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Akuna Station

Thursday, July 13, 2006

Akuna Station epitomises Murray River history. By 1836, South Australia was formally established and Akuna was the fording point for large movements of stock across the river where it narrows. Beneath the state's highest free-fall cliffs is a 20 metre deep waterhole, guaranteed to have plenty of water for stock during low river times.

By 1851 a mail run was established between Adelaide and Wentworth, across the border in New South Wales. The mailman forded the river at Akuna. In the 1870s a hotel was built, then a police station.

Homesteads were built in 1938 and 1947 using stone from Limestone Ridge quarry. Then owned by the Schmidt brothers, it was run as a dairy and the first wine grape vines were planted. The Shiraz vines are still in production.

Akuna Station is one of South Australia's most beautiful properties. The 350 hectares has 2.5 kilometres of river frontage, high cliffs, scrubland, a six hectare wetland lagoon and 150 hectares of dry land farming, 100 hectares of which is sown to wheat.

The property has two airstrips, allowing private air charter access. Arrival at the station is most impressive. Almost seven kilometres of white fences, stately date palms, manicured lawns, natural bush and flying flags give visitors a good feeling from first sighting.

Peter Teakle, known throughout the world for his wine labels, purchased Akuna Station in 1991 and his first development was to increase water allocation from the river from 152,000 tonnes to 500,000 tonnes. He planted 28 hectares of premium varietal vines — Cabernet Sauvignon, more Shiraz, Chardonnay, Semillon and Merlot. Lawn was planted to minimise evaporation, reduce intra-red reflection and create a haven for ladybirds that eat the main pests.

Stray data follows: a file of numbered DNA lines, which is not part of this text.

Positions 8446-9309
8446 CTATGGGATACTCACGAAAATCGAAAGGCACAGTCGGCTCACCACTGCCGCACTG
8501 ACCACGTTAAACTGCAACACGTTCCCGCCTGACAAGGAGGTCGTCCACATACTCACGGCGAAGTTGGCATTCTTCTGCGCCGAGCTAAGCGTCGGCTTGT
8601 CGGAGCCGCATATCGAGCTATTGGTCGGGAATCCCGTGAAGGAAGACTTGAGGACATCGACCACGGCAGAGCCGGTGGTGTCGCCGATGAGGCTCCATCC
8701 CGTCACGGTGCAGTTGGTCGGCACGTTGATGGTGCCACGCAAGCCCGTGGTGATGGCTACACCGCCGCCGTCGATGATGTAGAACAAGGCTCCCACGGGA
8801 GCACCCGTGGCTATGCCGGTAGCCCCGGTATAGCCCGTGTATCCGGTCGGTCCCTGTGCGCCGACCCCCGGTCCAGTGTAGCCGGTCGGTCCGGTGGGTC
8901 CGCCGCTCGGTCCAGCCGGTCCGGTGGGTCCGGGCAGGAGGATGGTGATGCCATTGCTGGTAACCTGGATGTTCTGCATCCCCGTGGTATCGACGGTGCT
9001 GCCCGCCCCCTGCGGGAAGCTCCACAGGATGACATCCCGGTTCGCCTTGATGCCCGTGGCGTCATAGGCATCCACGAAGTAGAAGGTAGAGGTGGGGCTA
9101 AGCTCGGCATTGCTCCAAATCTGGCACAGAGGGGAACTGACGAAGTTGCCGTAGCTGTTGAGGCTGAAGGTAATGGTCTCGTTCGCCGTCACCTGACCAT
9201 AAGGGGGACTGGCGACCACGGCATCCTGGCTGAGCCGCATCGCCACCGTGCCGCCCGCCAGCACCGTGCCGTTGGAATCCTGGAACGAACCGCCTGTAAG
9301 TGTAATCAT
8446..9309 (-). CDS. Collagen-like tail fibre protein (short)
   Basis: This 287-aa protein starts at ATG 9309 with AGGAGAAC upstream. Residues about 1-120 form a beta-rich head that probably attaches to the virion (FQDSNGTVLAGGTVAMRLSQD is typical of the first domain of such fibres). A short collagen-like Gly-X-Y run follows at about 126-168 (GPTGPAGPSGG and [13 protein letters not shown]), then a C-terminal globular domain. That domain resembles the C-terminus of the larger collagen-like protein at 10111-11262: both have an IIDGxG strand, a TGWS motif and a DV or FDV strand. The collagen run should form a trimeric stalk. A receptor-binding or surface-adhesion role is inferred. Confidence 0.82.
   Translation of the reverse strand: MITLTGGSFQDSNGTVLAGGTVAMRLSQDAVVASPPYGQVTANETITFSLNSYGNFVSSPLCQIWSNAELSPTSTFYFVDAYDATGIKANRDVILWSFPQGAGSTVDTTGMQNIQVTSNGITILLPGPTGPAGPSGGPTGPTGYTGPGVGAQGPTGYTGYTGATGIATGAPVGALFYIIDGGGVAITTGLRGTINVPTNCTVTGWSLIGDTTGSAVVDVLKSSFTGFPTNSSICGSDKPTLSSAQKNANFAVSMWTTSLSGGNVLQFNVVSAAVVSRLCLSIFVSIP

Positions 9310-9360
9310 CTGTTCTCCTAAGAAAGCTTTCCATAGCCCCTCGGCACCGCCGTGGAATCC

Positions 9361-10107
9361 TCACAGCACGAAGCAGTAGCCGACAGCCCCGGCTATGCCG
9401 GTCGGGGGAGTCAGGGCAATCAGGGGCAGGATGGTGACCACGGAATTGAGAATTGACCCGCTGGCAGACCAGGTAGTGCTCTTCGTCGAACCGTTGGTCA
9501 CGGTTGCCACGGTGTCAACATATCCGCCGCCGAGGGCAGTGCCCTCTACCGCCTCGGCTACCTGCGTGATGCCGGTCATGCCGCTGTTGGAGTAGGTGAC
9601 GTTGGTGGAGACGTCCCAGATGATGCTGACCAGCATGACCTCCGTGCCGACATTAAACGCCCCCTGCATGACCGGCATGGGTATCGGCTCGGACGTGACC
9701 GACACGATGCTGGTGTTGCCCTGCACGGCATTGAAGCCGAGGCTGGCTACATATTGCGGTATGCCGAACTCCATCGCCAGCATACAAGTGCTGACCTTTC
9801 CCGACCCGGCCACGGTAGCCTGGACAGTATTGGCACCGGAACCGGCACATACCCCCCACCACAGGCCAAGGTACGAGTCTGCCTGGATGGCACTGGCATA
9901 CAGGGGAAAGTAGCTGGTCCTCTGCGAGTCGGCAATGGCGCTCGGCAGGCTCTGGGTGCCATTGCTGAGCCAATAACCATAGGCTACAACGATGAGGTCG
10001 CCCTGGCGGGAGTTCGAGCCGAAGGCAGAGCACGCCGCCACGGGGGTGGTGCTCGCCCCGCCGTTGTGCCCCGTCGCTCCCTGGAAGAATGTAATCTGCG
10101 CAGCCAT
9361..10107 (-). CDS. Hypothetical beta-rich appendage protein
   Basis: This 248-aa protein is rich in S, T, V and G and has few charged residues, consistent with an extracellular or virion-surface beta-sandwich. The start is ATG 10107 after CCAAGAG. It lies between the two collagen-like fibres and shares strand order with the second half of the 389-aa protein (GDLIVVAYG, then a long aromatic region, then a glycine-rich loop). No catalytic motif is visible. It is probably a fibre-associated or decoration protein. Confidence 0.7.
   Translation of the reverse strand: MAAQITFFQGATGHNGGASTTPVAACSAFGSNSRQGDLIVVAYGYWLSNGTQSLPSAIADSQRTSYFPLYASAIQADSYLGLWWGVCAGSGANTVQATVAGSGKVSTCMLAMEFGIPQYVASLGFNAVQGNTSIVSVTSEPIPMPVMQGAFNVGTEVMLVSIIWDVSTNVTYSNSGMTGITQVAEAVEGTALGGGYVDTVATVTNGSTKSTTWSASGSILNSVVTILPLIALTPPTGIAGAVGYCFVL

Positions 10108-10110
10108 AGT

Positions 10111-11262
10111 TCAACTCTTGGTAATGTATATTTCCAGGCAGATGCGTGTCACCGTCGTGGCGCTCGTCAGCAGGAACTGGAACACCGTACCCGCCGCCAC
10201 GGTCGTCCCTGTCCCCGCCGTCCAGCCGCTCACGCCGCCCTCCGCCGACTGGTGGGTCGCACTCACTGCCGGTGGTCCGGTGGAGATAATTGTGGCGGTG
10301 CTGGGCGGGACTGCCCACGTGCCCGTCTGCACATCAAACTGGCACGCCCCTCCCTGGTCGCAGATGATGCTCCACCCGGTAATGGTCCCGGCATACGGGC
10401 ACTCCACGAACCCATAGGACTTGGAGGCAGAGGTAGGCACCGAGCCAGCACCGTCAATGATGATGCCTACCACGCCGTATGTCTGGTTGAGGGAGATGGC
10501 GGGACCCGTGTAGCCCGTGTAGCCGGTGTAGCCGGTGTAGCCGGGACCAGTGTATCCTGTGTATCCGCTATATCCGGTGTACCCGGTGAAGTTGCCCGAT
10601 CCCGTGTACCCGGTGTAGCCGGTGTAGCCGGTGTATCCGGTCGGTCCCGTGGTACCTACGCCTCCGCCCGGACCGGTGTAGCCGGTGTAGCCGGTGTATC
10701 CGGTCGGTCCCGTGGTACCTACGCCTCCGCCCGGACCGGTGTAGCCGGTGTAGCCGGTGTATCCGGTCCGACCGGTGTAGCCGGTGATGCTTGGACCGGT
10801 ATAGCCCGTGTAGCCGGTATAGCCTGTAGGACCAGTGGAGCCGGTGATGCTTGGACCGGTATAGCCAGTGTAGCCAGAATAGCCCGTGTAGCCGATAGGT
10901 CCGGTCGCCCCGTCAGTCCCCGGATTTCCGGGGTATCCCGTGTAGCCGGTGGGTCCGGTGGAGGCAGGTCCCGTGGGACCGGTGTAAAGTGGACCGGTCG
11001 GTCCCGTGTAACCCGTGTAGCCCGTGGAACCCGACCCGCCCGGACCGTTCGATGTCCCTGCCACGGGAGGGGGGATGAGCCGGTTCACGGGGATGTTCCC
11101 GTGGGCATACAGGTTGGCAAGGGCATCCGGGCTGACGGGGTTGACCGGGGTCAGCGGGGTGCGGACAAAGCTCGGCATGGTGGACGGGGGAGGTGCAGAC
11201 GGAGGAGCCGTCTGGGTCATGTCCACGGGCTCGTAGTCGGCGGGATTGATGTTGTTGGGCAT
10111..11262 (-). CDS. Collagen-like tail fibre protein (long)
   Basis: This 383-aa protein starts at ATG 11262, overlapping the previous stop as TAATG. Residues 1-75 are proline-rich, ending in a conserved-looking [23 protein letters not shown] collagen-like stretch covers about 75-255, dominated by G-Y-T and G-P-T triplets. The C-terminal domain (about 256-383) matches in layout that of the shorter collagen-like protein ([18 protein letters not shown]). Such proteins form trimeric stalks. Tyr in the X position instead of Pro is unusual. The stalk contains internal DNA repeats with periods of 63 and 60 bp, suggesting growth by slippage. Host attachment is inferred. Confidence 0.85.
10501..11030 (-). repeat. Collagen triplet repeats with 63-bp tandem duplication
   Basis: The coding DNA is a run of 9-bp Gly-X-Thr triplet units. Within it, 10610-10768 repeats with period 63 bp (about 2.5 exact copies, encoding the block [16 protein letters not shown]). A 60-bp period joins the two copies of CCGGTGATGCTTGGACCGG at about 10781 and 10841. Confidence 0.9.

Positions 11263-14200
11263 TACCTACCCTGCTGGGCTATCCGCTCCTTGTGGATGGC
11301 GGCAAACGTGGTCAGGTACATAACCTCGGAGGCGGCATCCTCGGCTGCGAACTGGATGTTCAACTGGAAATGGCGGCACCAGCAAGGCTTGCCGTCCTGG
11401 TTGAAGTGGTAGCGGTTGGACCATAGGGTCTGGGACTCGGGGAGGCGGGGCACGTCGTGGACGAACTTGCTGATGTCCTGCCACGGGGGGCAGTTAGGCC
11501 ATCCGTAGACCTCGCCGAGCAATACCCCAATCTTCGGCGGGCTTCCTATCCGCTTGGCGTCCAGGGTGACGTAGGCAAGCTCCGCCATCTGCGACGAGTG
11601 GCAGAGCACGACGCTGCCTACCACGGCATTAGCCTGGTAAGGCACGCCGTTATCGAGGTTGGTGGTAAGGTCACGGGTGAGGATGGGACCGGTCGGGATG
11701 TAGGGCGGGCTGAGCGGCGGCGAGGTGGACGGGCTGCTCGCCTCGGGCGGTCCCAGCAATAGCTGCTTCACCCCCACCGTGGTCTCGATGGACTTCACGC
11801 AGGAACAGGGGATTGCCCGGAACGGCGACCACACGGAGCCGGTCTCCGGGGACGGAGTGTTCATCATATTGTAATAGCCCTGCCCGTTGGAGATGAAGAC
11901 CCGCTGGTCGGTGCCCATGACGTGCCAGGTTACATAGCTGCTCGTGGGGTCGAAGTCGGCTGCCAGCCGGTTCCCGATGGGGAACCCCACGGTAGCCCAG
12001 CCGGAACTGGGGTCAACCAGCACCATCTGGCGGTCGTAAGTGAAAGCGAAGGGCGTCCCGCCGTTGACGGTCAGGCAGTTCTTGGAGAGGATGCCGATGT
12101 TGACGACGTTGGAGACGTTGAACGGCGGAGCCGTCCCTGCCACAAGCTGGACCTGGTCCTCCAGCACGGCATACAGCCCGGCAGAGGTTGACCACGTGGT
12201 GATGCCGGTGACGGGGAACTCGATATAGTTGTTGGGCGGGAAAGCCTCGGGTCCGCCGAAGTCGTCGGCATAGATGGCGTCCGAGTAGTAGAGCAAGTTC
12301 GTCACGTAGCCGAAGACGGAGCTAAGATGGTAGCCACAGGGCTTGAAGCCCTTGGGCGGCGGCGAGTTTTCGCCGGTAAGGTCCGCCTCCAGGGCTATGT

The vineyard surroundings were developed and Akuna's village was completed. There are four new sheds, a 2.2 hectare football oval, fountains, 300 rose bushes, 130 fruit trees, a dam and over two hectares of lawn.

For the last few years it has been open for viewing by the public, but now guests can stay overnight at this beautiful place.

The accommodation choice is between the 1928 two bedroom original homestead or on board Amphibious, a paddle boat built in 1875. It has three cedar cabins and was salvaged from the Port River. Both are luxurious and $2.5 million was spent renovating the paddleboat over four years.

All comforts are provided, and visitors can just totally relax, or offer a hand with some working activities.

Meals and drinks are inclusive and are served at various locations. Regional food is an integral part of an Akuna experience. The Riverland is Australia's largest producer of citrus, olives, grapes and almonds and other delicious produce. Akuna has its own yabby dam and they are a tasty treat. You can even help catch them!

Akuna Station's commitment to conservation has been rewarded the Commonwealth Bank of Australia's Ibis Award for the Riverland and Murray Mallee area, in recognition of the rejuvenation of Akuna's wetlands and tree planting program.

Everything is overseen by Don Workman and Nola Campbell. Don's love and understanding of the outback is invaluable, and combined with Nola's culinary expertise, Akuna Station is in good hands.


2.5 hours east of Adelaide.


Akuna Station accommodation starts at $540 per person per night. Meals, drinks, selected tours, activities and use of the station vehicle are included.

Please note that the prices listed are valid at the time of filming.

For further information

Akuna Station
Sturt Highway
Via Kingston-On-Murray 5331
Ph: (08) 8351 7185
Fax: (08) 8354 4406

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